When Peter Quenguyen, a Vietnamese immigrant, moved to Seattle’s South Park neighborhood, he didn’t know the river nearby had been designated by the Environmental Protection Agency in 2001 as one of the most contaminated sites in the nation and a federal Superfund site.
Quenguyen, who works for SPARC, the South Park Area Redevelopment Committee, as a site coordinator and social worker for its senior program, attended one of many forums run by the Duwamish River Cleanup Coalition/Technical Advisory Group, (DRCC) which works diligently to ensure the clean-up of the Duwamish river and protect the health and well-being of the South Park community.
Galvanized by the “can-do” attitude of the DRCC, Quenguyen jumped on the bandwagon and became a tireless advocate, working to bring services and improvements to South Park and serving as a liaison with other Vietnamese community members.
He repeatedly told city officials and the EPA about his concerns regarding the health effects of the polluted river, but found himself butting up against a huge brick wall. Luckily, he found a strong advocate in the DRCC, a powerful force in the South Park community since 2001, and the biggest health and social justice advocate for the residents and workers of the area.
“The DRCC built trust between communities and provided clear and accurate information to concerned residents,” Quenguyen said. Staff at DRCC impressed Quenguyen and other Vietnamese residents by taking the time to get to know their community’s culture and traditions. This respect goes a long way when attempting to foster trust and broker alliances in a fairly diverse community.
Bill Pease, a longtime community activist, who works very closely with the DRCC, says it in a nutshell: “There is a lot of technical jargon that gets thrown around by the EPA, so we [DRCC board and staff] try to break it down into more understandable language. We also ensure that the South Park Neighborhood gets treated fairly and equitably when it comes to decisions about the clean up. This community is very small and not very affluent. As such, we feel that we have to shout louder in order to be heard over the voices that have the amplifier effect of power and money.”
South Park is noteworthy for several reasons: it is the only waterfront neighborhood situated on the Duwamish river, which happens to be the only river in Seattle, and the site of a large industrial area; South Park is home to Marra Farm, the city’s only working farm, which generates a ton of fresh, organic produce each year; and it consists of the city’s largest Latino population.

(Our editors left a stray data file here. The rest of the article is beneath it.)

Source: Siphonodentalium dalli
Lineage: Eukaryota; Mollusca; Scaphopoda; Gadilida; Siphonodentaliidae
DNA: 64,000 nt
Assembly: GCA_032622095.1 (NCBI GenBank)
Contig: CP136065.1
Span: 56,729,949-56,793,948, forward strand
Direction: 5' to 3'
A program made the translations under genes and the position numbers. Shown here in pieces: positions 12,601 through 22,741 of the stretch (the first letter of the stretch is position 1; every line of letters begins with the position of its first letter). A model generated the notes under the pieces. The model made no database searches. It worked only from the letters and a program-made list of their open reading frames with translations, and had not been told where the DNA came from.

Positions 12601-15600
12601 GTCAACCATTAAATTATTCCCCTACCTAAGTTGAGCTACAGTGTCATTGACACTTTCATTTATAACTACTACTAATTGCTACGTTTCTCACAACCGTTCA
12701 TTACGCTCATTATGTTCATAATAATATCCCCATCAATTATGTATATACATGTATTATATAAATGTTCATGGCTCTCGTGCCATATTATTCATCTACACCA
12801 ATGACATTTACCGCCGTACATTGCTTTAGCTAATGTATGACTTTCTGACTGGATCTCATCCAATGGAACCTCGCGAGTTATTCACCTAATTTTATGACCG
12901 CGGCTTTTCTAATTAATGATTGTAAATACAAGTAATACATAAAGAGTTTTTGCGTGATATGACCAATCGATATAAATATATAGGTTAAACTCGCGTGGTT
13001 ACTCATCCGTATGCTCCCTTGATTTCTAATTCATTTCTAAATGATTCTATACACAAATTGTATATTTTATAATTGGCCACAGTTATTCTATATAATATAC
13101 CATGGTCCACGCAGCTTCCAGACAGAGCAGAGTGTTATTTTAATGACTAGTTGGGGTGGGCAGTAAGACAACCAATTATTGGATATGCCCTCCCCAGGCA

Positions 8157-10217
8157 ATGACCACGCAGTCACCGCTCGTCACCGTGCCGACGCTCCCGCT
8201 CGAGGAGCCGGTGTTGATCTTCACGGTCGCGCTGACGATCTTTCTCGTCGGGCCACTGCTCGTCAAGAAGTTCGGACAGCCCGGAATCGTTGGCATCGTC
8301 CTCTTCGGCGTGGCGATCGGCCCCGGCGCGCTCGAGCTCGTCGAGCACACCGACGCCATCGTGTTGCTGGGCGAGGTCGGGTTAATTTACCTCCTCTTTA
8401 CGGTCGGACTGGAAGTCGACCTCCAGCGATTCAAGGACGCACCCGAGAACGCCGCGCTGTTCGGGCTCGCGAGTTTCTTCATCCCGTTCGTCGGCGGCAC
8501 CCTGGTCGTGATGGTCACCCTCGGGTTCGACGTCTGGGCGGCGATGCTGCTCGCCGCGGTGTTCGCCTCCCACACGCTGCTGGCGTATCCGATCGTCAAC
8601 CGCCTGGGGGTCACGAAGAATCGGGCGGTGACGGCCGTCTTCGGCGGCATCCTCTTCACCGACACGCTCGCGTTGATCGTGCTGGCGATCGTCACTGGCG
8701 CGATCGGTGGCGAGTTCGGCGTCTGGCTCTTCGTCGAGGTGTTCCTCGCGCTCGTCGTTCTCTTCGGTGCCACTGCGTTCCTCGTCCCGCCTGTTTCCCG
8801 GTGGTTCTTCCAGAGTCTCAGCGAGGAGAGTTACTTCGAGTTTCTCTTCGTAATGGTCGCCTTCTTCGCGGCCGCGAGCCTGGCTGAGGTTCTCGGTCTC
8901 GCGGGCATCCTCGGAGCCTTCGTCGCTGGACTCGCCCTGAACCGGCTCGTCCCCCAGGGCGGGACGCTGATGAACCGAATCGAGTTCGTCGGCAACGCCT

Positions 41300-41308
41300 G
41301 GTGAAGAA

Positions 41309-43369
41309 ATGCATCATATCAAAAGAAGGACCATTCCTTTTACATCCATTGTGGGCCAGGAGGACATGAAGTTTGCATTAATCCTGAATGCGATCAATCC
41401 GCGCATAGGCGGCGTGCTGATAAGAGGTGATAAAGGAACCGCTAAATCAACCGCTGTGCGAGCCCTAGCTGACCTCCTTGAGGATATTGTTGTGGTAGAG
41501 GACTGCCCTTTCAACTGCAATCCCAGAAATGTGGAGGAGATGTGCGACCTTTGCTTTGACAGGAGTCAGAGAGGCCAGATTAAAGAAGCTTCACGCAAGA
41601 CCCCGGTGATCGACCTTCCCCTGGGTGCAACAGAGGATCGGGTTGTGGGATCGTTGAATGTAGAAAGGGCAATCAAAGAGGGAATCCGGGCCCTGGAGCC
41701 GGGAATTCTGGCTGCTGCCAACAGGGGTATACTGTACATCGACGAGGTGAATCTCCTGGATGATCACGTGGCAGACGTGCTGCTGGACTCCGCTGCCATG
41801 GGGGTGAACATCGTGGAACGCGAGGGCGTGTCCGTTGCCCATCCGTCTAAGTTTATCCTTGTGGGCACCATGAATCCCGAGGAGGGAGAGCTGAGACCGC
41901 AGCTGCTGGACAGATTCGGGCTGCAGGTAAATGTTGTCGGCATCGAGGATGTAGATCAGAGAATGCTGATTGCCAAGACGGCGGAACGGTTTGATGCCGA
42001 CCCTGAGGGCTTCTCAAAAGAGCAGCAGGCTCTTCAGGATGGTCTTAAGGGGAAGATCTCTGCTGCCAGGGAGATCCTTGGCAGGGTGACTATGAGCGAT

A little history: The name “Duwamish” is an anglicization of the word Dkhw’Duw’Absh, which is part of the Puget Sound Salish tribal language, called Lushootseed (don’t ask me how those words are pronounced). Dkhw’Duw’Absh means “The People of the Inside”, a part of the Duwamish tribe who come from the Elliot Bay area. At stake is an incredibly rich history and many different cultural traditions, which are all threatened by health disparities from the environmental impacts of a century of industrial use.
Boeing, factories, and many small businesses all have a part to play in the long history of pollution the South Park area. A great radio series (with transcripts) which aired few years ago, describes the many facets of life on the Duwamish river.
James Rasmussen, coordinator for DRCC, explained how the DRCC helps to bridge the divide between businesses and community members: “The river has been for the past hundred years a sacrifice zone, with sewage and industrial waste being dumped into it. Many businesses operated in their own little world and didn’t take the river and communities around them into consideration. They are starting to realize that they are part of the larger community and now can begin working with each other. We can have a clean river with thriving wildlife, communities, and businesses.”
According to Rasmussen, the DRCC has been a catalyst in getting some businesses to become more environmentally responsible and ultimately more successful. As a consequence, he says, “Employees, customers, and management feel better and the business becomes more successful at what it is doing.”
The needs of the South Park community illustrate just how important DRCC’s role is. Not only does DRCC conduct valuable public forums to educate the community and get feedback, it runs a number of successful programs focused on community building and empowerment, improving community health, and creating jobs for the clean-up efforts.
DRCC also collaborates with other agencies to study the public health impact that years of industrialization has had on the community. A recently released UW study states that “compared to King County residents, people who live in the Duwamish Valley have a shorter life expectancy, higher mortality from lung cancer, more hospitalizations for children with asthma, higher rates of diabetes and cardiovascular disease.” These health impacts are potentially linked to exposure to a host of toxic chemicals found in fish, shellfish, and sediment in the river.
And with the EPA’s recent proposal to clean up the contaminated sites on the Duwamish River, the DRCC has been working nonstop, conducting one public forum after another, to present the strategy to the community and gather comments and feedback.
“The DRCC has become part of the community and has inspired us to look at the river as an amenity and not a liability. When we look at the river now we see the potential, not the pollution. The DRCC was one of the catalysts that started the revitalization of South Park, and to their credit, they are working hard to make sure that revitalization does not go hand in hand with gentrification,” said Bill Pease.
What you can do: